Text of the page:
The job of a Nurse involves assisting patients, maintaining medical records and implementing nursing care. Nurses can specialize in a particular field after certification and may be called nurse practitioners, certified registered nurse anesthetists, certified nurse midwives, or clinical nurse specialists. Each type of nurse has a specific set of responsibilities.
Education/Experience Requirements A successful candidate must possess a certificate from a three-year nursing program or a bachelor’s degree in nursing. All three- to five-year programs include practical experience, scientific training and liberal arts courses. All nurses with a bachelor’s degree must obtain RN licensure from their respective states. Those who wish to become advanced-practice nurses must obtain a master’s degree in nursing (MSN).
Skills Effective written and verbal communication skills, interpersonal skills, excellent reading comprehension, good logistic reasoning and analytical skills, and the ability to tell whether something is wrong or might go wrong.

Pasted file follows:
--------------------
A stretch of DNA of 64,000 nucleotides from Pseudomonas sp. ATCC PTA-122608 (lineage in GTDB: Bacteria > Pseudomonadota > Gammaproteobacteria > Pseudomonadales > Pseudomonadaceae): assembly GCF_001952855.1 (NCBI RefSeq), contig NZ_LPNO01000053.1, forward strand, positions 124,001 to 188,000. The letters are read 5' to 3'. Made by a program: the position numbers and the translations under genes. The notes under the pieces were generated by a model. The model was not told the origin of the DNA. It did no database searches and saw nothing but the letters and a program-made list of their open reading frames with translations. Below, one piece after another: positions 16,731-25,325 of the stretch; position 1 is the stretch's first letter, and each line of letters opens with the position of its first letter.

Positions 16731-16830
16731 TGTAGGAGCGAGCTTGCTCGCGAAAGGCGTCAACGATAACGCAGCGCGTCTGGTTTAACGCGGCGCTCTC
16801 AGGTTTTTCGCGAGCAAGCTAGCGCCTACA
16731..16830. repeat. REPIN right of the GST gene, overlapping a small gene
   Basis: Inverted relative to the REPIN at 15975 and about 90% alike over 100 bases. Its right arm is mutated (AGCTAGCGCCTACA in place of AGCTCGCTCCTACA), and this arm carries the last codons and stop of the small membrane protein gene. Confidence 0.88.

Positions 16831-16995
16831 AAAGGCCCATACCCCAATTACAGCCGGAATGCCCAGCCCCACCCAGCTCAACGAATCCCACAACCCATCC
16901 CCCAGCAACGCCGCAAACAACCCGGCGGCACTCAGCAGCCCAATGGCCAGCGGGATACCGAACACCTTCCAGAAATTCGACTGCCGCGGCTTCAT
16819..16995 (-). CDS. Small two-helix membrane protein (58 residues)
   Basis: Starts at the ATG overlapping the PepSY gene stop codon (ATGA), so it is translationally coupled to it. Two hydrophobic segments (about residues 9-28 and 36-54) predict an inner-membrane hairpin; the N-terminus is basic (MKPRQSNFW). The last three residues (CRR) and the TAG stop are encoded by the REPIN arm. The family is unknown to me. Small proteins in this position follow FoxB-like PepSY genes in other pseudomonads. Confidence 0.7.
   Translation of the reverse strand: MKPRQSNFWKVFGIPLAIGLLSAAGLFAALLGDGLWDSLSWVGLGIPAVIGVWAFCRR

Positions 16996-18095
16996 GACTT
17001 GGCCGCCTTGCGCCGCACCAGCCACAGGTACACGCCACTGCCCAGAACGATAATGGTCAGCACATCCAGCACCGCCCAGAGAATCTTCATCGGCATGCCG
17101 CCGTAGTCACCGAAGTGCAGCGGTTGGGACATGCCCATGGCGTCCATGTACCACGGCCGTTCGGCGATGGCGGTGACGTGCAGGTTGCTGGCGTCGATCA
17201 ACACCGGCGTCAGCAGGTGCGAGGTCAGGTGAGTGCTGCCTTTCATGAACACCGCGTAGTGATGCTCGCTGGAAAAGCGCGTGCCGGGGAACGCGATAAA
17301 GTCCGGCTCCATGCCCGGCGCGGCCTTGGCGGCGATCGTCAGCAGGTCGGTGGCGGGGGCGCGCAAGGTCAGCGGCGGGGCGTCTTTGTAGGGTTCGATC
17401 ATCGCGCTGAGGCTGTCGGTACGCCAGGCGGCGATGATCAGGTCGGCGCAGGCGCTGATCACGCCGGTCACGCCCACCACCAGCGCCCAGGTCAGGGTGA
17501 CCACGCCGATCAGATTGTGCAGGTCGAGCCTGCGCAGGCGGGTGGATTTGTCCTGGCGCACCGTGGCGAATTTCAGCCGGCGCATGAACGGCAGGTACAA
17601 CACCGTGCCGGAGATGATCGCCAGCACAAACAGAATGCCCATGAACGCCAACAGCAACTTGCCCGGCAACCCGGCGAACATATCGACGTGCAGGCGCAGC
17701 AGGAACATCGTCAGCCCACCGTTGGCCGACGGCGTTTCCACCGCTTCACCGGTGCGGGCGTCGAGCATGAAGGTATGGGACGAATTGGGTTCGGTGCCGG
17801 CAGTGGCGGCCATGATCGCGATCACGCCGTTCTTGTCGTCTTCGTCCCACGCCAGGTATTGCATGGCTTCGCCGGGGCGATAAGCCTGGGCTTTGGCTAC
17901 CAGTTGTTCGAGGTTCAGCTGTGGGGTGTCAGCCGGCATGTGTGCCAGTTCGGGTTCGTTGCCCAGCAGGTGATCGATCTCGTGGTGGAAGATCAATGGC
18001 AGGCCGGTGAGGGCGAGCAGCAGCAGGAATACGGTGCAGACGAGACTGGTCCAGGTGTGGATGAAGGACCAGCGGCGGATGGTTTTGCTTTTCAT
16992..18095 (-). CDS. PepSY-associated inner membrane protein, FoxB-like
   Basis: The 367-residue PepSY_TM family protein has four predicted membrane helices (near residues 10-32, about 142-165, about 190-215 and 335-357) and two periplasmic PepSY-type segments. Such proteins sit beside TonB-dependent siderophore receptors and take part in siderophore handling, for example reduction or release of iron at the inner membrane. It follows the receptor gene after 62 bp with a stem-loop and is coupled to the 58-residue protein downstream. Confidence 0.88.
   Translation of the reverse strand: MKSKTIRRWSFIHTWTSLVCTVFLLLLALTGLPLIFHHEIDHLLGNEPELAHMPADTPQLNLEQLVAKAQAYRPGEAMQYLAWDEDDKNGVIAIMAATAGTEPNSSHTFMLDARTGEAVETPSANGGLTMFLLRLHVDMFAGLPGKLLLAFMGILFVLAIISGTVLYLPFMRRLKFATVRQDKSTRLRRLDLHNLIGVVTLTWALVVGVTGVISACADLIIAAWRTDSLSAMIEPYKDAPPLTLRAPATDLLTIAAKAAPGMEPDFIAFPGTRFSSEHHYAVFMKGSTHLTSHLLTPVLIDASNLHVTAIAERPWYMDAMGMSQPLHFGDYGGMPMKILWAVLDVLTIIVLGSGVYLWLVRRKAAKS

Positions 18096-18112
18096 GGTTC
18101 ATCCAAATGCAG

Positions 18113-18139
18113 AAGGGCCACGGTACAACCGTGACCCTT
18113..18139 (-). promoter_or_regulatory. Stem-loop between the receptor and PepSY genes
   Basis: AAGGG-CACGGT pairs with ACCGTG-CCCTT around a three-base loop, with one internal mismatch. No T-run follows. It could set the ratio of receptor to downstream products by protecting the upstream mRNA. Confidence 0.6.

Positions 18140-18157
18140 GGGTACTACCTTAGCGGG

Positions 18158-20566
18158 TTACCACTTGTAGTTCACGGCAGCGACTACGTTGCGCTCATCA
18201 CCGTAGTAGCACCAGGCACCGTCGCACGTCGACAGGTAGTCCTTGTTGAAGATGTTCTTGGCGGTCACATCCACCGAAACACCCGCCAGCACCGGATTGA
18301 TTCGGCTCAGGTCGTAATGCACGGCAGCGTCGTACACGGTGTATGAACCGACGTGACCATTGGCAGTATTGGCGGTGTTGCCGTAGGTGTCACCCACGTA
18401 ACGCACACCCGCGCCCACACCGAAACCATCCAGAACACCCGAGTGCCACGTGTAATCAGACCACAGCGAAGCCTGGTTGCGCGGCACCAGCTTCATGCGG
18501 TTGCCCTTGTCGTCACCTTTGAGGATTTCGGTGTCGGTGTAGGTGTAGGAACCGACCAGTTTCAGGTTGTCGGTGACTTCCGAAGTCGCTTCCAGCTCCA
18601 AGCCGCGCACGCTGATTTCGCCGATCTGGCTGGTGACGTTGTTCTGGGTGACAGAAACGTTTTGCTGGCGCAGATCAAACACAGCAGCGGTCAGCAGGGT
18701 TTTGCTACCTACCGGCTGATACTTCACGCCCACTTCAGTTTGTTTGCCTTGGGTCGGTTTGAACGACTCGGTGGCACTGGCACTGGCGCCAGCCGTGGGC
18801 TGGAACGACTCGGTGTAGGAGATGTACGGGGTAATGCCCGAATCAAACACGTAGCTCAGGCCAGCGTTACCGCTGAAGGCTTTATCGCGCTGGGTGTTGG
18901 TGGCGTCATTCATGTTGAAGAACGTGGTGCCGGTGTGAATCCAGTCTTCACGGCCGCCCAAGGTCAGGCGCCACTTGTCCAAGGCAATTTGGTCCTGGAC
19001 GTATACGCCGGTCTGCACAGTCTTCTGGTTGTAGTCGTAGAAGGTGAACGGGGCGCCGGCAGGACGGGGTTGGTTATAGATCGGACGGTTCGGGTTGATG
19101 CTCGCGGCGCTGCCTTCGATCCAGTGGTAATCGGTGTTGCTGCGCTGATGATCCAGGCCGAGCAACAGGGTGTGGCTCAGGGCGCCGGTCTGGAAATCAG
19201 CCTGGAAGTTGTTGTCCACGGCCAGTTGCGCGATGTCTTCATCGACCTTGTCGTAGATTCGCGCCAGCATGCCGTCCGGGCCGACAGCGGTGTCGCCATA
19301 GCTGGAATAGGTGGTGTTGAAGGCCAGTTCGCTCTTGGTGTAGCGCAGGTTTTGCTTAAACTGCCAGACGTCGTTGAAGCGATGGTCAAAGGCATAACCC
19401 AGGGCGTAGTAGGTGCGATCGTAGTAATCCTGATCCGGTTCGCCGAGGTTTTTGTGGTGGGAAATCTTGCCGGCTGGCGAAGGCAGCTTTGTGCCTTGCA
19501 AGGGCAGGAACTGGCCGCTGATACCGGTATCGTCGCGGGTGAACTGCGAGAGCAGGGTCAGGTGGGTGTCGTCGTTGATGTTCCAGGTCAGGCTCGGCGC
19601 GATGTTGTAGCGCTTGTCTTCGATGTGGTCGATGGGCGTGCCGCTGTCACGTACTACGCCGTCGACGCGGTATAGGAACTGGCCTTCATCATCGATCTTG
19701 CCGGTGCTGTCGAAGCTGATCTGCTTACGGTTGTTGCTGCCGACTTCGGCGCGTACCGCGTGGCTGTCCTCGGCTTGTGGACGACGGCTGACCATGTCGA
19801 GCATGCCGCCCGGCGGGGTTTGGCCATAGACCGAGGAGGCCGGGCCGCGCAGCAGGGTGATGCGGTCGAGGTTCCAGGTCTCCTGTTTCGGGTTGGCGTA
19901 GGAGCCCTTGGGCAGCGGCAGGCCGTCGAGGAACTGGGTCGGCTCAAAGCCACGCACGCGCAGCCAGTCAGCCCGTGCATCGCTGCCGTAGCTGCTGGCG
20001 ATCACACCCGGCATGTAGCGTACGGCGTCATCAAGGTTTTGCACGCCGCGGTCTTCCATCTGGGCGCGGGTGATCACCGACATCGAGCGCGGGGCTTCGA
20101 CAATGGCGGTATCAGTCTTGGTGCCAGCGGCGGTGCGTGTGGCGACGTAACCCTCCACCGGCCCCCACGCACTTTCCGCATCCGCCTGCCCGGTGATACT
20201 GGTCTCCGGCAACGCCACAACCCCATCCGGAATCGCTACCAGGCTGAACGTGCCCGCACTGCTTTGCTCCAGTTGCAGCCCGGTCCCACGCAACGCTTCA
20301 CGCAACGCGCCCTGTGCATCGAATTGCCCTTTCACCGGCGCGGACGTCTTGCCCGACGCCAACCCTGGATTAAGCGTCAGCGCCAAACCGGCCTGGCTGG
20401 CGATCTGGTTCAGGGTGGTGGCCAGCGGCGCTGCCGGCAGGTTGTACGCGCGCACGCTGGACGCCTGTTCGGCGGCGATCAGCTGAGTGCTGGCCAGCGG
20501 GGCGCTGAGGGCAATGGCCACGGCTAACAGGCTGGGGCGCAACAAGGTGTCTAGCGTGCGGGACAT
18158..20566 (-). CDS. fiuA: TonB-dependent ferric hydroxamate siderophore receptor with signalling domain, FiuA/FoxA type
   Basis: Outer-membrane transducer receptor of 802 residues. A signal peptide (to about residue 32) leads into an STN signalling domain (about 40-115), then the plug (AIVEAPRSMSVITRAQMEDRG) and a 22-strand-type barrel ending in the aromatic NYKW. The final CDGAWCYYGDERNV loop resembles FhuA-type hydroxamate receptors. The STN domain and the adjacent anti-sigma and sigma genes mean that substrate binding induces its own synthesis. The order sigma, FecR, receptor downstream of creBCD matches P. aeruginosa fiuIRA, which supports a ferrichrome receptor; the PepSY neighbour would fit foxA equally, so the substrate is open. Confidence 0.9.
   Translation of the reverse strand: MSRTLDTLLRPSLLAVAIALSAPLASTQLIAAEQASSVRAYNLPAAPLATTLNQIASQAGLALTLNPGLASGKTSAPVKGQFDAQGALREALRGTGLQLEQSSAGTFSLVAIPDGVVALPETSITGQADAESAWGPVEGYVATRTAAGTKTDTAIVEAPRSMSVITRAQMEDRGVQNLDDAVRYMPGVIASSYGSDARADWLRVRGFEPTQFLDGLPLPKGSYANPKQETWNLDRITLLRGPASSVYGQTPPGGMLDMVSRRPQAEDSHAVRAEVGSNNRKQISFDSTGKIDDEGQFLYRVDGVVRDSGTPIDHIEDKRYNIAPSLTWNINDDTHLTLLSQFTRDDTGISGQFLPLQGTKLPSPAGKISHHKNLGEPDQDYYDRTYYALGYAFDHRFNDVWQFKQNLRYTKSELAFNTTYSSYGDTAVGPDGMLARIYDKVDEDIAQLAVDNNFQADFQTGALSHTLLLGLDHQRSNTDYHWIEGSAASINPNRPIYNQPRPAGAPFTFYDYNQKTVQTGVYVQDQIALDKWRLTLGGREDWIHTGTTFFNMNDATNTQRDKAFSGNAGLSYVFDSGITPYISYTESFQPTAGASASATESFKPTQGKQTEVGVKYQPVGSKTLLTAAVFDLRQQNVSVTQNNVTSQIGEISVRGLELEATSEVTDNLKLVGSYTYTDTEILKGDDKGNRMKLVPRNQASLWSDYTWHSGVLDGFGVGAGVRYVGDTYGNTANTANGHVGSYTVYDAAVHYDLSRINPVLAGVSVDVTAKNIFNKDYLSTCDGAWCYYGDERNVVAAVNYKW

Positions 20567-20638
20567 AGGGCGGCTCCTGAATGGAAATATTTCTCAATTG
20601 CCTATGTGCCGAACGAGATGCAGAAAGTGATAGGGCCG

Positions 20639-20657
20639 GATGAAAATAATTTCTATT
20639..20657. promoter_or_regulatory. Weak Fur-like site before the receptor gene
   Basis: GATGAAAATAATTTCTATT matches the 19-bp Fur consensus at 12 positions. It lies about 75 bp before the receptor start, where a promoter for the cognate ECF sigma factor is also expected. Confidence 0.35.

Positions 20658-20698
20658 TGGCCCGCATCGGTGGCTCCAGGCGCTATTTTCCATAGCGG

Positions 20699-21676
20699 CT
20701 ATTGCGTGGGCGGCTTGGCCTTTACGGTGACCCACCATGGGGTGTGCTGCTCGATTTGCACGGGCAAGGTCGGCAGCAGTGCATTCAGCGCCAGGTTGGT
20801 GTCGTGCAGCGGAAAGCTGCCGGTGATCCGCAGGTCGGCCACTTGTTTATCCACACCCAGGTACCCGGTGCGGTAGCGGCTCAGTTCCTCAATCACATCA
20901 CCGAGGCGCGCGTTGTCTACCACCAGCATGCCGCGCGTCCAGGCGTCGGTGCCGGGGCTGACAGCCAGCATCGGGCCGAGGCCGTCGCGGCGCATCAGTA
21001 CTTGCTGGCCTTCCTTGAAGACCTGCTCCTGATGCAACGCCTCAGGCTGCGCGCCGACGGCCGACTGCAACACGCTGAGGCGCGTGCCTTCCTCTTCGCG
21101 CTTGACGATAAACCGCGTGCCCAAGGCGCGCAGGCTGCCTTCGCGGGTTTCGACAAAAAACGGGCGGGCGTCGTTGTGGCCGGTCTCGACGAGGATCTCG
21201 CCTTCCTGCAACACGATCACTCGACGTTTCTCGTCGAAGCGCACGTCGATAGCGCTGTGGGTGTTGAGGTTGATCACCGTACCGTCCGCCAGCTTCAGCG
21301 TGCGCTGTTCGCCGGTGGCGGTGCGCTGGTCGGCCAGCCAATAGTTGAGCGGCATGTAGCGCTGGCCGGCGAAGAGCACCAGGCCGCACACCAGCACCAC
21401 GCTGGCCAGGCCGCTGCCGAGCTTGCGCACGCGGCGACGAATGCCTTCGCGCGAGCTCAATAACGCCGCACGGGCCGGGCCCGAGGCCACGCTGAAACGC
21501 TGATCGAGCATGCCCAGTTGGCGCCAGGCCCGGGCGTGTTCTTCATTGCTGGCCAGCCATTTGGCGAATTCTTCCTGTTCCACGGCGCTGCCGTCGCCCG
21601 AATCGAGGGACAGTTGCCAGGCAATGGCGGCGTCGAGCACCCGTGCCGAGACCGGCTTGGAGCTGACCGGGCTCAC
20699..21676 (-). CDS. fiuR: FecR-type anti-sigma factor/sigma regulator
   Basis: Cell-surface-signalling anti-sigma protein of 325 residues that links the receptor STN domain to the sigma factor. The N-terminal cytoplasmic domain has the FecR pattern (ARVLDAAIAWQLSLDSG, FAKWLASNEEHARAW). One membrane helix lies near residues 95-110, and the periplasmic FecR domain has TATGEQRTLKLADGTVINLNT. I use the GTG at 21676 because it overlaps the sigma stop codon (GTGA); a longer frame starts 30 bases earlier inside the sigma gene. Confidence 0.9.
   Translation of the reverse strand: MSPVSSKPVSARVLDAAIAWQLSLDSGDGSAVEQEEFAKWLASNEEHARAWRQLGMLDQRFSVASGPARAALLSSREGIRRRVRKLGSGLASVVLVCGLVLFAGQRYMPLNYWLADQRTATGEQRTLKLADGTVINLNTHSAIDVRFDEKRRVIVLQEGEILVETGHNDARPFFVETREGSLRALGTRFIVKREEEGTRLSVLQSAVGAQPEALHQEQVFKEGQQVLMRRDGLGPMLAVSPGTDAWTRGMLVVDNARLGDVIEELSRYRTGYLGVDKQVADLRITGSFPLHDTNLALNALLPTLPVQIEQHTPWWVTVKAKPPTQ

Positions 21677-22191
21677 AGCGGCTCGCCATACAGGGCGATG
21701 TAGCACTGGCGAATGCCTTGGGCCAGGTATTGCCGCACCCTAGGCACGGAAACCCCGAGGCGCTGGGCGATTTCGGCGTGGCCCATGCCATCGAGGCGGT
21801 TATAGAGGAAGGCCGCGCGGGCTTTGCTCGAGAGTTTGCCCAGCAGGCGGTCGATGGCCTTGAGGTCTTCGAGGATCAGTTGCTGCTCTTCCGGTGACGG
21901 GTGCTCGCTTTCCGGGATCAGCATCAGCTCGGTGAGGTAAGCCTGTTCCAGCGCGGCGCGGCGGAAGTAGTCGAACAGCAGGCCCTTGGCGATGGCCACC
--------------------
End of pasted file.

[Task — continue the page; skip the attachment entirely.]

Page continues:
Specific work elements Depends largely on the type of education he/she obtained. Registered nurses (RN) work directly with patients and perform tasks such as patient evaluation, monitoring of IV placement and vital signs, administering medication and other day-to-day nursing care. Nurse practitioners perform tasks related to care giving, while head nurses or nurse supervisors handle the supervision of nursing activities in various settings. Licensed practical nurses (LPNs) provide patient care personally with minor problems, such as dressing wounds, treating bedsores, administering medications or starting IV fluids. Other types of nurses exist, such as home health nurses, nursing home nurses and nursing aides, among others.